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WASHINGTON, D.C. – Today, Congressman Jim Sensenbrenner (R-Wis.) introduced the No Regulation Without Representation Act of 2017 in the House of Representatives.

In their never-ending quest for new revenues, states are growing increasingly aggressive in imposing regulatory burdens on out-of-state businesses. The No Regulation Without Representation Act of 2017 will stop such overreaches by states and help out-of-state businesses defend themselves against overly burdensome tax obligations.

This legislation prohibits states from regulating beyond their borders by imposing sales tax collection requirements on businesses with no physical presence in the taxing state, and no vote in the representation that would implement such a tax.

Prohibited activities include:

  • Telling an out-of-state business how to make or dispose of its products
  • Imposing income tax or sales tax collection burdens on out-of-state businesses

The No Regulation Without Representation Act of 2017 does not prohibit states from regulating businesses within their borders. States remain free to insist that products entering their borders comply with national standards.

Congressman Sensenbrenner: “Over-taxation and regulatory burdens weigh heavy on American businesses. These practices prohibit economic growth, stunt hiring, and make it harder for businesses to expand. The No Regulation Without Representation Act of 2017 helps alleviate these burdens, promotes entrepreneurial endeavors, and is an ally of small business. It reduces overregulation, keeps government overreaches in check, and ensures that only businesses within a state are subjected to state tax obligations.”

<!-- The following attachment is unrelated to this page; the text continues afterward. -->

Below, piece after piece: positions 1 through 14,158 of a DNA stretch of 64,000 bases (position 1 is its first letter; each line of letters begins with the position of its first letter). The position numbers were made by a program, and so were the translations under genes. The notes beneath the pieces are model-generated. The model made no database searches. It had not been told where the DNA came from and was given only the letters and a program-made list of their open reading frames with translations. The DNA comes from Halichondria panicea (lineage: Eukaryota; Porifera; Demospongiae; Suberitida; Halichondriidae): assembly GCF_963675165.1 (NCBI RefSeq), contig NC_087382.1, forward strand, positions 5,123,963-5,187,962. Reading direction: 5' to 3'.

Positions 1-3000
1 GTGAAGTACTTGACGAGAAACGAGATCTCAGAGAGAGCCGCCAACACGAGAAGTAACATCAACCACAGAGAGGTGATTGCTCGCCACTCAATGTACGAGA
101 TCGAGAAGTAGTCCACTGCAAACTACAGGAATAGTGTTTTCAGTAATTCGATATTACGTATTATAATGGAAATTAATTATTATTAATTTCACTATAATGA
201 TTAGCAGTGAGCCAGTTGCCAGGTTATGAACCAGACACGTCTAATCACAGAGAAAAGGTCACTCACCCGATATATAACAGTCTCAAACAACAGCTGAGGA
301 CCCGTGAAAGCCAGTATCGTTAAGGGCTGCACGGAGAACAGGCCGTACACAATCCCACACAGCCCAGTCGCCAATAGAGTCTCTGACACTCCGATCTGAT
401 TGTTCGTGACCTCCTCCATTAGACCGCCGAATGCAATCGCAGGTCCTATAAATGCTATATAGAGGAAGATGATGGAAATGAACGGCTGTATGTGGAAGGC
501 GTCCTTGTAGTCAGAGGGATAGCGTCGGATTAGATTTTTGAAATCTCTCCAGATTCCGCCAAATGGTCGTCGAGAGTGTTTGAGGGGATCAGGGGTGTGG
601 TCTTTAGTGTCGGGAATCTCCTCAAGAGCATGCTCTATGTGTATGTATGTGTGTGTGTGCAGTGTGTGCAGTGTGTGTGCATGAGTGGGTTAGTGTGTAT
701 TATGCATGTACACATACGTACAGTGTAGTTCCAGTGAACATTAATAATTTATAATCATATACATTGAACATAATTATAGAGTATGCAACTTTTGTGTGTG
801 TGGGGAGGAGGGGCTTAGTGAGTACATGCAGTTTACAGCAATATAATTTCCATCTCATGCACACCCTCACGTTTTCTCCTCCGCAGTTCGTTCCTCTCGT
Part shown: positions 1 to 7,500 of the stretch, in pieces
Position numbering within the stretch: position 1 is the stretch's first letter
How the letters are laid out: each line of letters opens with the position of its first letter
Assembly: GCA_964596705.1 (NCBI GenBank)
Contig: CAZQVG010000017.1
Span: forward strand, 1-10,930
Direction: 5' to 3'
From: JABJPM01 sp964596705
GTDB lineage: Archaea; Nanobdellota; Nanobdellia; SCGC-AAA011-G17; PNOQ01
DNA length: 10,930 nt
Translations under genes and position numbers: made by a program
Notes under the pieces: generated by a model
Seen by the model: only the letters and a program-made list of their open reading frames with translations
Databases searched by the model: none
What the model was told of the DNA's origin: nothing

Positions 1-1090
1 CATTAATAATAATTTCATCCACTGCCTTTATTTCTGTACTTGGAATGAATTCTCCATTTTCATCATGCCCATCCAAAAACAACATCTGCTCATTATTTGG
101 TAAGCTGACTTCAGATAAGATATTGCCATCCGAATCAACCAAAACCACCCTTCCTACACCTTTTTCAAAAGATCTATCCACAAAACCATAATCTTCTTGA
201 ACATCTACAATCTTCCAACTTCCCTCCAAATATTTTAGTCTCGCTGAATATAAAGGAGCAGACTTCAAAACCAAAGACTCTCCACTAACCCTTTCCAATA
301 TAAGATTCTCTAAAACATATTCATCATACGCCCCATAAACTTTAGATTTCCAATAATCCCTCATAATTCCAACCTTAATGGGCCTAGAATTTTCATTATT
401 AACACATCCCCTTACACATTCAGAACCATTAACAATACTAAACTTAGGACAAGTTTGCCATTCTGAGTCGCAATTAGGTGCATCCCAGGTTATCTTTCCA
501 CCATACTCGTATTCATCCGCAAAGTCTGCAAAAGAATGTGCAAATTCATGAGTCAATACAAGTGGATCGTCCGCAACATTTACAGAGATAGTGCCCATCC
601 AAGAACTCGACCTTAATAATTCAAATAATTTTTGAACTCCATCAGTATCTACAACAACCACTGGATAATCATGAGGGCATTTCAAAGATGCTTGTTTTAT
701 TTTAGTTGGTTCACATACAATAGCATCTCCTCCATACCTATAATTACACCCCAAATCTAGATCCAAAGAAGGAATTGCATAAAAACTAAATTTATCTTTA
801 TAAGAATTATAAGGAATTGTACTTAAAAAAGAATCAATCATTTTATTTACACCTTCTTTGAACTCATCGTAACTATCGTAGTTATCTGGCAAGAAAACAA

The No Regulation Without Representation Act of 2017 is supported by various organizations, including: Council for Citizens Against Government Waste; Net-Choice; National Taxpayers Union; Software Finance and Tax Executives Council; Overstock; Electronic Retailing Association; Americans for Tax Reform; American Catalog Mailers Association.

By: Craig Gilbert: Milwaukee Journal Sentinel

The most “bipartisan” congressman from Wisconsin, according to one recent study, is moderate Democrat Ron Kind of La Crosse.

Which makes sense politically, since his mostly rural district isn’t dominated by either major party. In fact, it’s the most competitive U.S. House seat in the state.

But the No. 2 Wisconsin lawmaker on the list doesn’t fit this pattern at all.

Republican Jim Sensenbrenner is nowhere near the middle politically (he ranks as one of the most conservative members of Congress). And he represents one of the state’s most politically one-sided districts, which includes the ultra-Republican outer suburbs of Milwaukee.